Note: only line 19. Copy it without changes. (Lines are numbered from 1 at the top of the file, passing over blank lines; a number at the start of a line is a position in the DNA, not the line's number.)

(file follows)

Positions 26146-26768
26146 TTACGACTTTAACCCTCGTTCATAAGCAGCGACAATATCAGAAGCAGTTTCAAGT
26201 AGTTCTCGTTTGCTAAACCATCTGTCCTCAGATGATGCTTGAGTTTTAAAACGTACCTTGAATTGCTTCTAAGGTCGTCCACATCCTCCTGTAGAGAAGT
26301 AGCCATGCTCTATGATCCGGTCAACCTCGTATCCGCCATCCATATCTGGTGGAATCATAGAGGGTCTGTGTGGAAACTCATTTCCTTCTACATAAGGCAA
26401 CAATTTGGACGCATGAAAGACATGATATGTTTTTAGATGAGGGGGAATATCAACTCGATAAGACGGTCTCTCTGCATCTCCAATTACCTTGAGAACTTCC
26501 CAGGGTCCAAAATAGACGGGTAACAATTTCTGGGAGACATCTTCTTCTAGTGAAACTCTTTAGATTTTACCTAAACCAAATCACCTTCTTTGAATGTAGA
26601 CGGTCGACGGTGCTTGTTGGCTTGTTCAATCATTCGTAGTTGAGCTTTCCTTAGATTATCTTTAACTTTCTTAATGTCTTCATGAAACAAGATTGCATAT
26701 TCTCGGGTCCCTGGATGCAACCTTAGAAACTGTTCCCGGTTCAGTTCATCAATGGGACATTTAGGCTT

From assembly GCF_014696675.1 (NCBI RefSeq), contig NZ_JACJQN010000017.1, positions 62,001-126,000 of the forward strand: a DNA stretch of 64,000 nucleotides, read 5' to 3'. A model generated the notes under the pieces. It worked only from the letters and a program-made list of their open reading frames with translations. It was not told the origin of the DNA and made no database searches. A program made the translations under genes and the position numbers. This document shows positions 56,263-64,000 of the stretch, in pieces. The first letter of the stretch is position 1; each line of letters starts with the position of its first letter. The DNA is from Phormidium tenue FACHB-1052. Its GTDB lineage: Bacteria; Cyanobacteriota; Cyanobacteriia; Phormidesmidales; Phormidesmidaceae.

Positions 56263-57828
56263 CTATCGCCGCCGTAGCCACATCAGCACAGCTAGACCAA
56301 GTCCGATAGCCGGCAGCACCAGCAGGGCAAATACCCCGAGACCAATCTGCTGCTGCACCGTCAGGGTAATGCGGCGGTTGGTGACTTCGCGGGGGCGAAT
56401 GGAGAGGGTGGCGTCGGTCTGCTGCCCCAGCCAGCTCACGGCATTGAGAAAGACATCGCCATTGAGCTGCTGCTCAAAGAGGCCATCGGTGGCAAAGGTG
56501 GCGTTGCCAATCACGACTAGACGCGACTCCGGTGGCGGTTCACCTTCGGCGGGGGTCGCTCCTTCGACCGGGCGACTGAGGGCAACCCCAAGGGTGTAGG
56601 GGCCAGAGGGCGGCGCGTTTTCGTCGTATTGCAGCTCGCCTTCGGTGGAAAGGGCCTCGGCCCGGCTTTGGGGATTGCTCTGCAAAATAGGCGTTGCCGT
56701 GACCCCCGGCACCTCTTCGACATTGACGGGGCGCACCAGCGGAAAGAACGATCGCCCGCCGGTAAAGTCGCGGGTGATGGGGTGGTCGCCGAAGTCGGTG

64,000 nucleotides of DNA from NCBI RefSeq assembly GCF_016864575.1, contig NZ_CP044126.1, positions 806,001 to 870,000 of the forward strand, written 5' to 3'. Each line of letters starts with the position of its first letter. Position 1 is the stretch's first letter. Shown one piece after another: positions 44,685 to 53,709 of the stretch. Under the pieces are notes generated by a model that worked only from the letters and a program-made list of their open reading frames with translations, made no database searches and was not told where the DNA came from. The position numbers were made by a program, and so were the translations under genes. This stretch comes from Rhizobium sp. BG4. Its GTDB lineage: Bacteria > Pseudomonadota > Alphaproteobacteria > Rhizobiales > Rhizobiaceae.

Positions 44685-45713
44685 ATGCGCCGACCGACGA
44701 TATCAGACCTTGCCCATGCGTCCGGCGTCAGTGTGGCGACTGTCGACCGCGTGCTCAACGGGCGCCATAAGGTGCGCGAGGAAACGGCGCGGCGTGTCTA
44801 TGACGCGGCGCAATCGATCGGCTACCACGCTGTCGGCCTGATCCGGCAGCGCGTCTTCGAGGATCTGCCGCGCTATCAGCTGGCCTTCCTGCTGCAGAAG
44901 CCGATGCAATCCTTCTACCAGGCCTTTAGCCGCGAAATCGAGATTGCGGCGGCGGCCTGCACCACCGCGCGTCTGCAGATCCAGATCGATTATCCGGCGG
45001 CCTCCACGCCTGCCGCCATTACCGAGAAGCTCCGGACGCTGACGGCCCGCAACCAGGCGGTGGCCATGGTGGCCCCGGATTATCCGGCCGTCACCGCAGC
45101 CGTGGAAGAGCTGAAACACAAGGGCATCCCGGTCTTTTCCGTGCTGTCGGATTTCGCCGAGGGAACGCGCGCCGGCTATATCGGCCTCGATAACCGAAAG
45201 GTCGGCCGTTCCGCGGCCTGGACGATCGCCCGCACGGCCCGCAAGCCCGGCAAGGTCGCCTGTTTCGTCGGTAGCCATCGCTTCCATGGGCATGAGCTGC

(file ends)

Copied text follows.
44685 ATGCGCCGACCGACGA